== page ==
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The FCC even expresses concern for the current financial problems of print media and, while stopping short of recommending specific solutions, suggests there is a potential government role in funding, preserving and/or transitioning print media to the Web.

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D. Conclusion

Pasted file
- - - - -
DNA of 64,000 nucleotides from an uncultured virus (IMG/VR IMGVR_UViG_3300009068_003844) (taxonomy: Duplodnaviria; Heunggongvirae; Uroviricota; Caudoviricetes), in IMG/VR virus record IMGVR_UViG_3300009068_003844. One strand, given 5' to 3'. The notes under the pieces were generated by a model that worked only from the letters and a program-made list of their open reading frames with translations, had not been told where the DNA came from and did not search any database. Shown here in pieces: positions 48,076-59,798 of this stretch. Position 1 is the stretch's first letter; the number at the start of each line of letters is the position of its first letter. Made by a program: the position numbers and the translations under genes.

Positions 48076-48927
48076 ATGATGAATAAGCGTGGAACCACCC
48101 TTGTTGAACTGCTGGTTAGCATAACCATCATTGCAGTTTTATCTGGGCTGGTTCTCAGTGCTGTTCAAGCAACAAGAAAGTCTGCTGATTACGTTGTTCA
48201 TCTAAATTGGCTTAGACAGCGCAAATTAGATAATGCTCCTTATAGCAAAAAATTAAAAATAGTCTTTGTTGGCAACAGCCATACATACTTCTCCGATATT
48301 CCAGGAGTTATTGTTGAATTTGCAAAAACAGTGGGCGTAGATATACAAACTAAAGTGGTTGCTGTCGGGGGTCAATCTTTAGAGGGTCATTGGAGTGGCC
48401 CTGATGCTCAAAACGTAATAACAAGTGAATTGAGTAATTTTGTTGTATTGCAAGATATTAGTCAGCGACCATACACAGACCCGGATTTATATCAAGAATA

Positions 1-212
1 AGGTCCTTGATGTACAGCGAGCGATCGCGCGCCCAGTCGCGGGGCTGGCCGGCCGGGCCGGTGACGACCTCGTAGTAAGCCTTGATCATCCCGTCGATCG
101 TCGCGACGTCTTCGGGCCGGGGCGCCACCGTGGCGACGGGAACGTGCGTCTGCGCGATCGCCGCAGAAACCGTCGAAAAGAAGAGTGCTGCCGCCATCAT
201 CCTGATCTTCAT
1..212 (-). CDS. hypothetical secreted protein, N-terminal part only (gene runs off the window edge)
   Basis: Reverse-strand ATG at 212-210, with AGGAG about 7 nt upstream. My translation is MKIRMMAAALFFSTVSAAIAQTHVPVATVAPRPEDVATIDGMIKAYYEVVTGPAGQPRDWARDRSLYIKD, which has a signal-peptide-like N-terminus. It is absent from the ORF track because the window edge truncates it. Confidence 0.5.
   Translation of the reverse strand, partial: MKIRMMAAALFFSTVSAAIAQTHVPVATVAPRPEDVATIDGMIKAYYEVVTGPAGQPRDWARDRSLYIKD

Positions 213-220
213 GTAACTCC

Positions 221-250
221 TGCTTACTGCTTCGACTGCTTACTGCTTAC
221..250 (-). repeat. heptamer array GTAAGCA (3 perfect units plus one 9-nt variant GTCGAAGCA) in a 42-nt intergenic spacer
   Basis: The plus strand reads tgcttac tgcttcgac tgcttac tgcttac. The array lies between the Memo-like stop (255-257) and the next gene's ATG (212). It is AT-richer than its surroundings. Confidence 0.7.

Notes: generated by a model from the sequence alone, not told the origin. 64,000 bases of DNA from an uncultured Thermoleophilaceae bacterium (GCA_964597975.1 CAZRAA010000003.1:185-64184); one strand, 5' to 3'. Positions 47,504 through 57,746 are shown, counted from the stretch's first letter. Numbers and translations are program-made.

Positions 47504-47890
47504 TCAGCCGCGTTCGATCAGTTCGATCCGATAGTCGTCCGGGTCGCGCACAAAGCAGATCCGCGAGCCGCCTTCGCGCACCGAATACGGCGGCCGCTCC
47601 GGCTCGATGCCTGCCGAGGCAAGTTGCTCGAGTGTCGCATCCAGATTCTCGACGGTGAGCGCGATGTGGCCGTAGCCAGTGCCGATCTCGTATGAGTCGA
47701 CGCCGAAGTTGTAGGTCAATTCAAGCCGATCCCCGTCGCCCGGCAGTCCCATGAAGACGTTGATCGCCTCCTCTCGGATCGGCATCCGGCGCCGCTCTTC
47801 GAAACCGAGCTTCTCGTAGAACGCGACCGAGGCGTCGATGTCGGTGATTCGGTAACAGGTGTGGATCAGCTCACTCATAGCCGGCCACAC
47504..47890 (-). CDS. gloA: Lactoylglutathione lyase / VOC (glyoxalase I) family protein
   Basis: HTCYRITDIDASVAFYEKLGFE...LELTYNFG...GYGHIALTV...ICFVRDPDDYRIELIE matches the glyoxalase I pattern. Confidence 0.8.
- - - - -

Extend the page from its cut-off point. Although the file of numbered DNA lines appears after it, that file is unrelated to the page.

The National Broadband Plan raises important issues and sets a good framework for debate. Some goals are worthy, especially when it comes to creating the proper regulatory climate for greater competition and investment in areas unserved or underserved by broadband. Yet it attempts to use sweeping, top-down government planning and management to address problems that can be attacked and solved with more targeted and localized policies that are marketfriendly and far less intrusive. Its cost is uncertain and we have yet to see a clear path toward its funding. In the end, its huge scope may make it unworkable.